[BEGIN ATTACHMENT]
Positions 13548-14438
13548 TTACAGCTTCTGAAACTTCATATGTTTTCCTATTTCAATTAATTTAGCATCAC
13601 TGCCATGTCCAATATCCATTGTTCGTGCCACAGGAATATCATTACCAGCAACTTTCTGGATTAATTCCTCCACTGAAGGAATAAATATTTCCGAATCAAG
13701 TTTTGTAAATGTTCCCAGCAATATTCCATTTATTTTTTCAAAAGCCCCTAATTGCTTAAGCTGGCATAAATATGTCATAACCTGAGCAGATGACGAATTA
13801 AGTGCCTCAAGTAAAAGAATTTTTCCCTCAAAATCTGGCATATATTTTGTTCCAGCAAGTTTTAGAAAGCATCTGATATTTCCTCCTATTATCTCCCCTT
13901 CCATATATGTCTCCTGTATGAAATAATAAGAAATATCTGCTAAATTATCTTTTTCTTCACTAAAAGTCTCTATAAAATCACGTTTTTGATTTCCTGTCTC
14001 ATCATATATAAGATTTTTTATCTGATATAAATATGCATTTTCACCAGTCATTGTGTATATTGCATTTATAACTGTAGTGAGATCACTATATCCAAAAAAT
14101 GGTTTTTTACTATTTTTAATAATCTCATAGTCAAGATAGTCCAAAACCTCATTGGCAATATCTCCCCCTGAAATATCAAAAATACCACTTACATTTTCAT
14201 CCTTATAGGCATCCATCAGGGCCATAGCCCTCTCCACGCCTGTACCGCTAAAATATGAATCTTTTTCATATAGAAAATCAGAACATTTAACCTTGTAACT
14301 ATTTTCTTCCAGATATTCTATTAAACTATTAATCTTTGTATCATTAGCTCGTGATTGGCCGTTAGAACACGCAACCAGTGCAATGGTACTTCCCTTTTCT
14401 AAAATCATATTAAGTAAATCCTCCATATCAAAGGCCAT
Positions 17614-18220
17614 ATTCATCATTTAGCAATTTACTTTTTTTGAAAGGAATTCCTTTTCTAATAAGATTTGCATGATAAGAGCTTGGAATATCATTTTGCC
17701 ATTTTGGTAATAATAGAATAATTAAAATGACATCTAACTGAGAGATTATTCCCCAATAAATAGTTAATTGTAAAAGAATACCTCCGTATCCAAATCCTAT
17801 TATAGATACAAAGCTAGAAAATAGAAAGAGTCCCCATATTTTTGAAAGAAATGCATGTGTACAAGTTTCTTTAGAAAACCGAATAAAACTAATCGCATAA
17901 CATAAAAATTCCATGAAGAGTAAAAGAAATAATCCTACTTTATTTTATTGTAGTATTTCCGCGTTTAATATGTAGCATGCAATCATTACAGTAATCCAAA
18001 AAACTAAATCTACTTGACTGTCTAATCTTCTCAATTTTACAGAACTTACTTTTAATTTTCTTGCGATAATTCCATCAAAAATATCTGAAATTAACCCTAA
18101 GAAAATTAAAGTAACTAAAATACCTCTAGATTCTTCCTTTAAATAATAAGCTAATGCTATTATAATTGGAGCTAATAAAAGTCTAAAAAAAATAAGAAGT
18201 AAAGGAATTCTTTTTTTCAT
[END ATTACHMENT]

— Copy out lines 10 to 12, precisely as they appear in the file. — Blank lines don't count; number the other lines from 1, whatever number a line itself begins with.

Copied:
14301 ATTTTCTTCCAGATATTCTATTAAACTATTAATCTTTGTATCATTAGCTCGTGATTGGCCGTTAGAACACGCAACCAGTGCAATGGTACTTCCCTTTTCT
14401 AAAATCATATTAAGTAAATCCTCCATATCAAAGGCCAT
Positions 17614-18220